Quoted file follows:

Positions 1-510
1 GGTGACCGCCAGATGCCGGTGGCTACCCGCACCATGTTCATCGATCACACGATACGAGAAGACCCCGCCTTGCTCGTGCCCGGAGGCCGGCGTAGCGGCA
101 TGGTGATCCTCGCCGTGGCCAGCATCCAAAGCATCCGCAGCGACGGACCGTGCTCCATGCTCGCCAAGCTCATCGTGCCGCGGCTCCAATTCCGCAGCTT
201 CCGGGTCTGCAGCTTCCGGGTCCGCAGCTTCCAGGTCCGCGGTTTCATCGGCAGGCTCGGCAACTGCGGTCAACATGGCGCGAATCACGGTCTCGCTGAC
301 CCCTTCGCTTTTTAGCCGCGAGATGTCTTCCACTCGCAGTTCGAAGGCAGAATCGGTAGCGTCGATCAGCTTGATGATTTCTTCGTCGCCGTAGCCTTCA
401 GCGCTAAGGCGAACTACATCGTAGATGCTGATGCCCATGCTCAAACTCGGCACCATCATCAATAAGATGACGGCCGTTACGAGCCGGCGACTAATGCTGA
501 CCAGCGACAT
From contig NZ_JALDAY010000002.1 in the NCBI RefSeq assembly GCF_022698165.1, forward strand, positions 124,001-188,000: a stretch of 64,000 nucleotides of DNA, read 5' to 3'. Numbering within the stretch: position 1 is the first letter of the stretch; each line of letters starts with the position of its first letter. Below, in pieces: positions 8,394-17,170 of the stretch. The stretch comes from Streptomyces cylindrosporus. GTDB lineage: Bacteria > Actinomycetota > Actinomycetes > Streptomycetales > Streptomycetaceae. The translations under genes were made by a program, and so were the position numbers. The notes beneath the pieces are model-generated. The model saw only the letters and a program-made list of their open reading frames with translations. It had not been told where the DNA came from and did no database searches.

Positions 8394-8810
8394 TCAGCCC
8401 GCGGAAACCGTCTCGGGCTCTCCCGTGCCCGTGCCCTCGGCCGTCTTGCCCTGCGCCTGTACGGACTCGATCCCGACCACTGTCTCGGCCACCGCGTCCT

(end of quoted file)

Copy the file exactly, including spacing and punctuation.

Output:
Positions 1-510
1 GGTGACCGCCAGATGCCGGTGGCTACCCGCACCATGTTCATCGATCACACGATACGAGAAGACCCCGCCTTGCTCGTGCCCGGAGGCCGGCGTAGCGGCA
101 TGGTGATCCTCGCCGTGGCCAGCATCCAAAGCATCCGCAGCGACGGACCGTGCTCCATGCTCGCCAAGCTCATCGTGCCGCGGCTCCAATTCCGCAGCTT
201 CCGGGTCTGCAGCTTCCGGGTCCGCAGCTTCCAGGTCCGCGGTTTCATCGGCAGGCTCGGCAACTGCGGTCAACATGGCGCGAATCACGGTCTCGCTGAC
301 CCCTTCGCTTTTTAGCCGCGAGATGTCTTCCACTCGCAGTTCGAAGGCAGAATCGGTAGCGTCGATCAGCTTGATGATTTCTTCGTCGCCGTAGCCTTCA
401 GCGCTAAGGCGAACTACATCGTAGATGCTGATGCCCATGCTCAAACTCGGCACCATCATCAATAAGATGACGGCCGTTACGAGCCGGCGACTAATGCTGA
501 CCAGCGACAT
From contig NZ_JALDAY010000002.1 in the NCBI RefSeq assembly GCF_022698165.1, forward strand, positions 124,001-188,000: a stretch of 64,000 nucleotides of DNA, read 5' to 3'. Numbering within the stretch: position 1 is the first letter of the stretch; each line of letters starts with the position of its first letter. Below, in pieces: positions 8,394-17,170 of the stretch. The stretch comes from Streptomyces cylindrosporus. GTDB lineage: Bacteria > Actinomycetota > Actinomycetes > Streptomycetales > Streptomycetaceae. The translations under genes were made by a program, and so were the position numbers. The notes beneath the pieces are model-generated. The model saw only the letters and a program-made list of their open reading frames with translations. It had not been told where the DNA came from and did no database searches.

Positions 8394-8810
8394 TCAGCCC
8401 GCGGAAACCGTCTCGGGCTCTCCCGTGCCCGTGCCCTCGGCCGTCTTGCCCTGCGCCTGTACGGACTCGATCCCGACCACTGTCTCGGCCACCGCGTCCT